Are you already teaching a course offline, but would love to add some more students online? It seems straight-forward, but are online students actually interested in what you’re offering?
Sometimes what seems like a great course idea doesn’t work out so well when it goes online. Before you jump on board the online education train, it’s important to do some course idea validation tests to see what students think.
You’ll save yourself time and get valuable feedback if you just do a little research before you start building your online course. Ready to see if you have eager students waiting? Let’s get started.
Is Course Idea Validation Really Important?
Yes. An absolute, resounding yes! Even if you’re an online course creating ninja with a dozen courses under your belt, course idea validation is still important. Why? Creating online courses is hard work. Do you really want to work for hours only to watch your course crash and burn? No.
The course you’re teaching in-person may have an audience, but does it also have an online audience?
If you’re currently teaching a course face-to-face offline, it’s easy to get carried away with thoughts of becoming a millionaire by reaching hundreds of thousands of students online. It’s still not that easy, though every teacher ever wishes it was. What you’re doing right now may have an audience, but does it have an online audience?
That’s the question that comes with every course idea you have. It’s not surprising that one of the top reasons online courses fail is because course idea validation was skipped. So don’t be one of the failures, not when a few simple steps can hand you success.
Talk To Your Offline Students
Obviously, there is an audience for what you’re teaching. After all, you wouldn’t have a classroom full of students otherwise. So, why not start your course idea validation right there? Yes, go straight to the source – actual students. While they probably aren’t going to take your course again, they’ll let you know whether it’s something they’d be interested in online.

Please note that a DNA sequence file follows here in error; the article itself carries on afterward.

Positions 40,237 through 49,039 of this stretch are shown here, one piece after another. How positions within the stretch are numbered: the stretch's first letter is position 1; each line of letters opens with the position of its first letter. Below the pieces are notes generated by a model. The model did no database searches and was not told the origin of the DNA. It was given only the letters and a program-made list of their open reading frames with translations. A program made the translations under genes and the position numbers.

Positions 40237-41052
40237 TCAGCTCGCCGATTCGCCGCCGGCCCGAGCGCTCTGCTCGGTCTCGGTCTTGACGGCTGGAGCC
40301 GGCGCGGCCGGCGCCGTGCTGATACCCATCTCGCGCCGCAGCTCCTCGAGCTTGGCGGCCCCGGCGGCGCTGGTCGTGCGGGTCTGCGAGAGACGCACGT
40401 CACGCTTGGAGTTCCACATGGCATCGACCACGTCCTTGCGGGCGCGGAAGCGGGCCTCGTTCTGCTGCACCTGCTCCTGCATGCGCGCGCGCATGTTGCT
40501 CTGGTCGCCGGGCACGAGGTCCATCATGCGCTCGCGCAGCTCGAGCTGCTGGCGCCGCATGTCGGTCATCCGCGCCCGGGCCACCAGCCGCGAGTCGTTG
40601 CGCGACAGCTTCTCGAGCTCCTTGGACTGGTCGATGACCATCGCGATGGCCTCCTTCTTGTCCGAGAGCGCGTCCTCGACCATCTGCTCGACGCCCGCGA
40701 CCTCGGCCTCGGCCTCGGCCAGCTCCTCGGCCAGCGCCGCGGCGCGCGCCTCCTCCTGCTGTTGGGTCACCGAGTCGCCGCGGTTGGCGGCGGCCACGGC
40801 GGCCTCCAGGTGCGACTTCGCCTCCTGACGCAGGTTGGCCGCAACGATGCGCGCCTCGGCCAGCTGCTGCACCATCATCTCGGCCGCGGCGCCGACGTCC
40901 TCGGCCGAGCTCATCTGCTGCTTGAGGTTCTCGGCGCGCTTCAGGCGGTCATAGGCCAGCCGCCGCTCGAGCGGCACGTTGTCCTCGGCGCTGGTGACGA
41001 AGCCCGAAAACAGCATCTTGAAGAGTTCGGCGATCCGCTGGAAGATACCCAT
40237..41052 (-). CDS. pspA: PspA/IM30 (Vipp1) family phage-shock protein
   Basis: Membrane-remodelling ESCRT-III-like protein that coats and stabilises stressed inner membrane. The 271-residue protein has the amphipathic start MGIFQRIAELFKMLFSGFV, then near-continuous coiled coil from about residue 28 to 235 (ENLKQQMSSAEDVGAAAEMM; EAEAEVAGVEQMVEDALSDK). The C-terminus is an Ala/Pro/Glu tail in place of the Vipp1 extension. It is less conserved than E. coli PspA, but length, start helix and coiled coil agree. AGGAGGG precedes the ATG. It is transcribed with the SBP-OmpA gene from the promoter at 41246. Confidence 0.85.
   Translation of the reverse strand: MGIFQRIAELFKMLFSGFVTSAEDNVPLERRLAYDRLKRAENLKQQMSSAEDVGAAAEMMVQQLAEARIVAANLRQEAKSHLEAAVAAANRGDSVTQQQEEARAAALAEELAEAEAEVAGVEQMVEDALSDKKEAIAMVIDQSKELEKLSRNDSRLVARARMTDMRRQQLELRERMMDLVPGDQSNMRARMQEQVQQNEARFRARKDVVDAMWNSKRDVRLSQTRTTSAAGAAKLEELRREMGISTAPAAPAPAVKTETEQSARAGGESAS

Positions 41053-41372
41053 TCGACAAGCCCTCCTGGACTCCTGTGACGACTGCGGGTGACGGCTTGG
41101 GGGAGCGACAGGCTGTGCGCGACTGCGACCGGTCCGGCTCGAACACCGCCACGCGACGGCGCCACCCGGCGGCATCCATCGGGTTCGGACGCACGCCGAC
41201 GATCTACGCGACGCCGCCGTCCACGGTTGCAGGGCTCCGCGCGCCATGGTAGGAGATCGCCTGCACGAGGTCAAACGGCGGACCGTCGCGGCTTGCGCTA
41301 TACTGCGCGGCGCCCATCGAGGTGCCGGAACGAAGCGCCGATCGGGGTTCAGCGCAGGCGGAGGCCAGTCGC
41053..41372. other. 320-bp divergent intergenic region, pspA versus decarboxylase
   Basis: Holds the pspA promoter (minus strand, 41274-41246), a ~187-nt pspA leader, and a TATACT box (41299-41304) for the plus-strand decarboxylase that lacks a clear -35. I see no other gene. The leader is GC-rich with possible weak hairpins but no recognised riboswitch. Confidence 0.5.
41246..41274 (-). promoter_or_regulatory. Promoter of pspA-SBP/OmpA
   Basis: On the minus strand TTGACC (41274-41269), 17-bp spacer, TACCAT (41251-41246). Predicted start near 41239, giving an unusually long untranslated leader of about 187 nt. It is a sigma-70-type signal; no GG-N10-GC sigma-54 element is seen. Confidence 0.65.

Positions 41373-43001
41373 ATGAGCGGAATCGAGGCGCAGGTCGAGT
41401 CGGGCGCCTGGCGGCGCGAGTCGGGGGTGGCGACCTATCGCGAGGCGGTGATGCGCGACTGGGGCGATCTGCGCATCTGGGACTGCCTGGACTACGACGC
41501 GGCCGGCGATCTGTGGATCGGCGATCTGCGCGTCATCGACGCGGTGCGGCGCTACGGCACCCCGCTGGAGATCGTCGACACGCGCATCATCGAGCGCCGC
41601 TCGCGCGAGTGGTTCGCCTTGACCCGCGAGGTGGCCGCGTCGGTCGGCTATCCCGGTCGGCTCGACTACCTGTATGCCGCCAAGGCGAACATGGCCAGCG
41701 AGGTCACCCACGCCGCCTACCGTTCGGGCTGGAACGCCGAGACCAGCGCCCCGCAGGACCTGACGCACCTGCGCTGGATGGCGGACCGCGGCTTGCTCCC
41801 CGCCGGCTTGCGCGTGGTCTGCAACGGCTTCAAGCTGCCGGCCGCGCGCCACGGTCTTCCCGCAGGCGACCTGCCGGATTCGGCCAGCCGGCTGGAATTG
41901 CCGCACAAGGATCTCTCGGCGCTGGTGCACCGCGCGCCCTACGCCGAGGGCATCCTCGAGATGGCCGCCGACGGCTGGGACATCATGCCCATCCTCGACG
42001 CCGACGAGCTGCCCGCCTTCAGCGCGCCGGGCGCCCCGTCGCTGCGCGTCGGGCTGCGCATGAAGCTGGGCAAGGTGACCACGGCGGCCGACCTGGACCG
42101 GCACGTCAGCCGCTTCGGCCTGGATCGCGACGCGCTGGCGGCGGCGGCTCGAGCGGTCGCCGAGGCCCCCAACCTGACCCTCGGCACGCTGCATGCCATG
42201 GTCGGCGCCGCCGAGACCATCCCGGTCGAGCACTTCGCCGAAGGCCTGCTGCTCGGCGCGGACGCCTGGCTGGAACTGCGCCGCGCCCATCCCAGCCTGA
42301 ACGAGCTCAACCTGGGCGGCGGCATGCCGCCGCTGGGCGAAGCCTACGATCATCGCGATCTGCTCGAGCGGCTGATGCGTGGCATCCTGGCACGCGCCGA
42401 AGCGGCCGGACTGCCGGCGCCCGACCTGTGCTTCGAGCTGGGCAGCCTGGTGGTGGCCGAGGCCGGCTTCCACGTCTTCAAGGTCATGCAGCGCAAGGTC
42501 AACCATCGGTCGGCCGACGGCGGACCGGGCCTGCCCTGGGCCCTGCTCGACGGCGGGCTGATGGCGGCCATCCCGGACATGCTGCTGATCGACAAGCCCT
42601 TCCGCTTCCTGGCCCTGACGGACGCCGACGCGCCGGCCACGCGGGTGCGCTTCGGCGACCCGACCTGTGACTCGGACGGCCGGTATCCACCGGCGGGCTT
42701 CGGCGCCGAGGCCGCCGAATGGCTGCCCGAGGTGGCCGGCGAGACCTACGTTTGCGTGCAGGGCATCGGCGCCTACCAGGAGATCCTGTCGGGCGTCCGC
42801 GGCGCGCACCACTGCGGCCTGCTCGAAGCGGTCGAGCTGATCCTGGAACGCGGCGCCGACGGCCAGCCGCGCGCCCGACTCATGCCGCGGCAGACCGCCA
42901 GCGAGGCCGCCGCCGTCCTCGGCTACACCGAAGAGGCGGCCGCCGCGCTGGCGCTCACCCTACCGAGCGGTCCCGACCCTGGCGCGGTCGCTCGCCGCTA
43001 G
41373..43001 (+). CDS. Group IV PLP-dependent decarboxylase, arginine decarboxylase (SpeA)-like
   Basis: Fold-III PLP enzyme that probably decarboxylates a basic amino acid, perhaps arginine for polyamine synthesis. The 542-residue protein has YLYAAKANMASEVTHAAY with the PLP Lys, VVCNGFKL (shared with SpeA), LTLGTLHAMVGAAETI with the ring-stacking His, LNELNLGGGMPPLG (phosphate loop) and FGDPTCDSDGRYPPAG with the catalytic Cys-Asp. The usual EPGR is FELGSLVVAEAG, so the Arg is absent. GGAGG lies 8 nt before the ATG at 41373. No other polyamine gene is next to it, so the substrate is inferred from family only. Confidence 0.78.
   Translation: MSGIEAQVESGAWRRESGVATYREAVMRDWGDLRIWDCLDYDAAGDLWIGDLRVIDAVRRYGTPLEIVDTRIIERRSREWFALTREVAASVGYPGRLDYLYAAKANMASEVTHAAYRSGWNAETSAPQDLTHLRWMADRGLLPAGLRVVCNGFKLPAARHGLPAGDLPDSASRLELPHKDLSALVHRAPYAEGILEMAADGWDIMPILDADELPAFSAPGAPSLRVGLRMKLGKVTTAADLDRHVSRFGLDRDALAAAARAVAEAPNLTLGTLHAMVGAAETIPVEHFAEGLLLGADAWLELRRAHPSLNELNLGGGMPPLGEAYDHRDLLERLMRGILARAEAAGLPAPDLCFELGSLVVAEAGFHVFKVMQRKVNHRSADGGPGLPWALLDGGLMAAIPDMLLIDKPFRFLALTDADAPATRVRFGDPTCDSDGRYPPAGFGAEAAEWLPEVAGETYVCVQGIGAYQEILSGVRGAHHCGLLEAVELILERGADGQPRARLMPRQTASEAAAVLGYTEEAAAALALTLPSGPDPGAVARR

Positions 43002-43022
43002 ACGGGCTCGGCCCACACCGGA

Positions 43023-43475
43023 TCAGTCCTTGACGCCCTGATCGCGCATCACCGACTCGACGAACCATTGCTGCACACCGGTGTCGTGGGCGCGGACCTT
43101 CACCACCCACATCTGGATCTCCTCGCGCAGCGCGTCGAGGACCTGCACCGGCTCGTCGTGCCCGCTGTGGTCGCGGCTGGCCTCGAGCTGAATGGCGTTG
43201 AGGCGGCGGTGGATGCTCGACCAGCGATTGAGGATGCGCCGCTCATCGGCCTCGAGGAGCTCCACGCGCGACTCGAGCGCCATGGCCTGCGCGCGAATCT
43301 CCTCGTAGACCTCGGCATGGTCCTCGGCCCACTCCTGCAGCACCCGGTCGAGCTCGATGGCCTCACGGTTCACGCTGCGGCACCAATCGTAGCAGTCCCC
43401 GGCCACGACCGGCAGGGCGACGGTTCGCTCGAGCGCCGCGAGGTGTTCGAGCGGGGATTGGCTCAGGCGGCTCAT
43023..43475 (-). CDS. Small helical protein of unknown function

Ask for feedback on what they might pay, any areas that might not work well online, why or why not they’d choose online versus offline and any other questions you can think of. The more feedback you get, the easier it is to determine if you’re ready to take your course online or not.
Try An Online Survey
Since you’re wanting to create an online course, an online survey is a great approach to validating your idea. Create an online survey with questions about your course. Share it on social media, in an email newsletter and even with current offline students. PCMag lists and reviews some of the top online survey creation tools. Of course, don’t forget about the free Google Forms to create nice surveys without spending a dime.
Check Current Online Interest From Various Outlets
Talking to students and sending out surveys are just two ways to start with course idea validation. Still, you could use a little more feedback to see if there actually is any interest online. So where should you start? Online of course.
You have four main areas to help you quickly see how big of an audience exists for your course idea:
- Online course marketplaces
- Keyword research tools
- Social media
Start by searching for your course topic on major online course marketplaces, such as Udemy and Lynda. If similar courses exist and have active student bases, congratulations! There is an online interest.